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What is Multitasking and how does it affect Your Brain?

What is Multitasking and How Does it Affect Your Brain?

We generally think of multitasking as our attempt to do multiple things at once. It’s just like the busy receptionist of any organization who is getting calls, dealing with clients, and taking files. Or just like a project manager spending all day in the office while writing reports, managing employees and getting updates from coworkers. But have you ever wonder what multitasking does to your brain? Learn now.

According to Dr. Meyer, trying to split your attention between tasks that require effort and concentration means one or both of them will suffer:

“Once you start to make things more complicated, things get messier, and as a result, there’s going to be interference with one or more of the tasks. Either you’re going to have to slow down on one of the tasks, or you’re going to start making mistakes.”

What Multitasking does to your brain?

What Multitasking does to your brain?

Many other studies have found that excessive multitasking has severe consequences on our mental and physical well-being.

  • Impacts your short-term memory:A 2011 research study from the University of California San Francisco found multitasking adversely affects your working memory—your brain’s “Scratchpad” used to control and concentrate on important knowledge.
  • Leads to prolonged anxiety: Neuroscientists state that multitasking literally consumes your mind’s power reserves, making you lose focus and become more worried.
  • Hinders creative thinking: Added stress and a shortage of brain “energy” caused by multitasking can also cause you to waste your capability to think outside the box. To be inventive, our minds need space to understand or “hatch” new ideas.
  • Prevents you from getting into a state of flow:Flow is the state of mind where we’re so concentrated on a task that our productivity skyrockets. (In one instance, officials said they were 500% more productive while inflow). Though, flow needs sustained energy and locus. Something multitasking gets in the way of.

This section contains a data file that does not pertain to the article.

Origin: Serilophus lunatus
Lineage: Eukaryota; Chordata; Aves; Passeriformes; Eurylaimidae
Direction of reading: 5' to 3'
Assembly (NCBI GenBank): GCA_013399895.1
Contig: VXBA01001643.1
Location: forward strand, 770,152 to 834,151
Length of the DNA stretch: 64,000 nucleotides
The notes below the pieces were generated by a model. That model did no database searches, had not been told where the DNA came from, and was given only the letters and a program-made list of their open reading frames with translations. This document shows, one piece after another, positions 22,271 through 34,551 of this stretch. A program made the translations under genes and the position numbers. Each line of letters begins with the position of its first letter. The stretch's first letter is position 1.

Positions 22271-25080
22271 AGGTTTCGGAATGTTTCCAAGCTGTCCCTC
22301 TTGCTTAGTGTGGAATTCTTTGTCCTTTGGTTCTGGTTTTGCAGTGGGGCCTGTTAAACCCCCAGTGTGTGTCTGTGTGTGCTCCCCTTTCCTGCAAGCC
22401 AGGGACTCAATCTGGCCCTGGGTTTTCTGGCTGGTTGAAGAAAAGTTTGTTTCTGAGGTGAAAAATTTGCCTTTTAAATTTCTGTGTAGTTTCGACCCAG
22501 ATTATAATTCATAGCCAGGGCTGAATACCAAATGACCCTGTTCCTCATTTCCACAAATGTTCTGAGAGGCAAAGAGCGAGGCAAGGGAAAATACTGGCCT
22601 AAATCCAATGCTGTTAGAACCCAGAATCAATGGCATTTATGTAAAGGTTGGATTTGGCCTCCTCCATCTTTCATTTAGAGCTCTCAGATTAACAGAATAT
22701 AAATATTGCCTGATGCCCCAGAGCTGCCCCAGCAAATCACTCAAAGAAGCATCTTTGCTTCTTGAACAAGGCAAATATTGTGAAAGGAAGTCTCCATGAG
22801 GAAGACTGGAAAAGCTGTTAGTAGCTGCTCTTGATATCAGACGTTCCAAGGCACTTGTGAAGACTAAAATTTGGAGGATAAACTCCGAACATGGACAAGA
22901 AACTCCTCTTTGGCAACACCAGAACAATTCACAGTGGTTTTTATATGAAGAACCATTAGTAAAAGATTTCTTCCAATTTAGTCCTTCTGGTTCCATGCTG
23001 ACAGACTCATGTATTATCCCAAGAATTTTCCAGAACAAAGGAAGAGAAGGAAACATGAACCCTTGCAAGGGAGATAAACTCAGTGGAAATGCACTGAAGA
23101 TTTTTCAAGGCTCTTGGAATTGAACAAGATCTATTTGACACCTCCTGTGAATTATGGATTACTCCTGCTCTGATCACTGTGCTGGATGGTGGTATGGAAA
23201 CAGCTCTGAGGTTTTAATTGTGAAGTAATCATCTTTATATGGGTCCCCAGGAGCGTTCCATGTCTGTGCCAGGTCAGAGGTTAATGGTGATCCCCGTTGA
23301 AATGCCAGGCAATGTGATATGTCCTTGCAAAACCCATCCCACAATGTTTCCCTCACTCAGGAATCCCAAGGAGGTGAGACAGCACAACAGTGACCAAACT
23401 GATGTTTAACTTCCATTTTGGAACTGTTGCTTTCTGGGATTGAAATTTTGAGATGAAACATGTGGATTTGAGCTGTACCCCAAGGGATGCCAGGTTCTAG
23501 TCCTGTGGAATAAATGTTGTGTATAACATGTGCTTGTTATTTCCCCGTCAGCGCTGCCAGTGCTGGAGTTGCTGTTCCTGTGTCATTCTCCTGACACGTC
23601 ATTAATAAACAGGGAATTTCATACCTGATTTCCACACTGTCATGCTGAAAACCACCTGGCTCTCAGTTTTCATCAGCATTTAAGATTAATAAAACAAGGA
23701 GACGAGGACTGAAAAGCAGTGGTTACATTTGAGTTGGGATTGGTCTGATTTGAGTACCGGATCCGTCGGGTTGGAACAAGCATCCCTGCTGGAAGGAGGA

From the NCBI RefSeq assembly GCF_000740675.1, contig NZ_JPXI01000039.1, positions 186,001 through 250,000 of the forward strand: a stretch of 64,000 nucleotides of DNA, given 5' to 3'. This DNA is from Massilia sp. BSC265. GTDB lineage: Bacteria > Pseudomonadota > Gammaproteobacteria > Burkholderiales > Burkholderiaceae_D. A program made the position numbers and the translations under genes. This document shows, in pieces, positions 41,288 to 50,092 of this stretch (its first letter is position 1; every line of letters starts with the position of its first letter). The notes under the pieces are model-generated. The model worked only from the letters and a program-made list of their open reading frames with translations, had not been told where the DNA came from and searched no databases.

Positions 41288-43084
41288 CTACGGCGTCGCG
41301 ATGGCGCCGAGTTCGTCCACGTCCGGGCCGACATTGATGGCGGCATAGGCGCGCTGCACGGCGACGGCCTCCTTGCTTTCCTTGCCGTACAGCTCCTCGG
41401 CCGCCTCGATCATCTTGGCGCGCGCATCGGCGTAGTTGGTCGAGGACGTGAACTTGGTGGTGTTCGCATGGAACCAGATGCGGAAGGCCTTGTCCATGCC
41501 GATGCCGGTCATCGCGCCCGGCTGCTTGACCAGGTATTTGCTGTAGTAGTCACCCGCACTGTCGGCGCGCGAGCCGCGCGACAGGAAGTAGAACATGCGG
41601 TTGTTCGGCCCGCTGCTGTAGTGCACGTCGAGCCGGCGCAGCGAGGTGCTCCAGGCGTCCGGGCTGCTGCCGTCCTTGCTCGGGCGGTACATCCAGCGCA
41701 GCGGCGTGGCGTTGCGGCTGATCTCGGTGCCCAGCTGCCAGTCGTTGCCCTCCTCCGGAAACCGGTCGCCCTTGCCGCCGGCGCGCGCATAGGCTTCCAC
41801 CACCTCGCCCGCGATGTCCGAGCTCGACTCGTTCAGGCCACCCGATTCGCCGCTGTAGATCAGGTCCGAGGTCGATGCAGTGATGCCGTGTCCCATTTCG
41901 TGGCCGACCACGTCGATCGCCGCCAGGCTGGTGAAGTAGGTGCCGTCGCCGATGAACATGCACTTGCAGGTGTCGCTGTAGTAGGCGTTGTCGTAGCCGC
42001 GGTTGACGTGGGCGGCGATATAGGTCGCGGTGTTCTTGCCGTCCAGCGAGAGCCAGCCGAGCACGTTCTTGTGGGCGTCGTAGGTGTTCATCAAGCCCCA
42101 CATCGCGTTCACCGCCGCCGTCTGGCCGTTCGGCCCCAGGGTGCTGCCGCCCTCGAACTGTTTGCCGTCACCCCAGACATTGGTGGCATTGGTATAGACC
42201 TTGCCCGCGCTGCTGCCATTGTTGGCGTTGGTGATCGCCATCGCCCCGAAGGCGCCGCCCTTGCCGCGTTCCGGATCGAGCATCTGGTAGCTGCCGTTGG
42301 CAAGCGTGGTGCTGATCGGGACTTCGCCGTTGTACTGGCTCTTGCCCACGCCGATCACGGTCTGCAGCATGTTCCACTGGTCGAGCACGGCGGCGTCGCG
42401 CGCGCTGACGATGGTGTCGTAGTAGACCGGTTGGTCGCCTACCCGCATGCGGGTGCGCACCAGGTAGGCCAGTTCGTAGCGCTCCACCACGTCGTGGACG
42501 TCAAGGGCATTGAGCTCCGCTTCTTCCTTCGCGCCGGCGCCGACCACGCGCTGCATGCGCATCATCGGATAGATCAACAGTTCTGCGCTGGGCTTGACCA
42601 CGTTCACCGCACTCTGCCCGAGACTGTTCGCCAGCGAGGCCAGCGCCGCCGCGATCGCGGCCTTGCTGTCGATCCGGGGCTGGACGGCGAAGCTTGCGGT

• Causes more mistakes and less productivity:Various investigations have found that multitasking causes people to take longer to do easy tasks, lower your IQ by an average of 10 points, and can even have the same adverse impression as losing a night’s sleep.
How to Organize Your Day at Work?

How to Organize Your Day at Work?

There are times and situations when we thought that we could’ve done more work or possibly faced some situations when some critical tasks were left unfinished by the end of the day. How about the feeling of misused time? It happens because of a lack of strategy for organizing our day. If any of those situations feel familiar, it’s important to do some organizing. In this article, we will tell you some simple tips on how to organize your day at work.

Organize Your Day at Work

Be on Time

Be on Time - Organize Your Day at Work

Reaching at your workplace on time isn’t just an everyday habit. It assists you to stay focused and confident and gives more time to get ready for the day’s work. Not to mention leaving a big impression about you on your coordinates and managers.

Make To-Do List

To-Do list

It is productive to make a better list of tasks that needed to be done before you start working properly. Start with the most crucial ones — those need to be done first. This will allow you to concentrate on them more and give sufficient time to complete them precisely. The simple and short ones should be left for later, as you won’t need much focus to finish them. Note that your list can be digital — it’s more comfortable and more natural to operate.

Check your mail

Checking emails

Checking your email before doing important work should be a rule, as it can distract you later. While checking your inbox center on the most relevant messages and respond only to the most critical ones. It’s straightforward to misplace yourself in checking your email continually, so keep it to a bare minimum — no more than 3-4 check per day. The same is the case with checking voice mails.

Reward Yourself

Reward yourself

Motivation and recognition are very essential for productive work. So it’s great to present yourself small rewards after finishing a tough task. Even something as minute as a tea break can work phenomenally after an obnoxious meeting with a client.

Take Breaks

Take short breaks - Organize Your Day at Work

Even on the most hectic day, you need a pause. Continuous work produces a lot of stress and isn’t as powerful as you might imagine. Your mind and body require some downtime every now and then. It’s best to spend your break outside your workplace, as it assists you to relax and tackle the difficulty later with new enthusiasm. Frequent breaks are great for maintaining your productivity high every day.

Avoid Multitasking

Avoid Multitasking

It takes a long time to regain your concentration on the task at hand if you take your focus away from it, it will take you much more time to regain it. So if you need to be productive, set your mind on one task at a time. As a non-focused mind is not useful for productivity and achieving a desirable goal. 

Be Realistic

Set realistic goals

Confidence is helpful but you should keep it in line at the workplace. Your goals must be realistic and you have to recognize that it can be tricky to accomplish everything you’ve planned for a particular day. The same task will be presumably left for the next day. Just try to organize the remaining tasks for the next day. This will assist you to be free of depression and anxiety.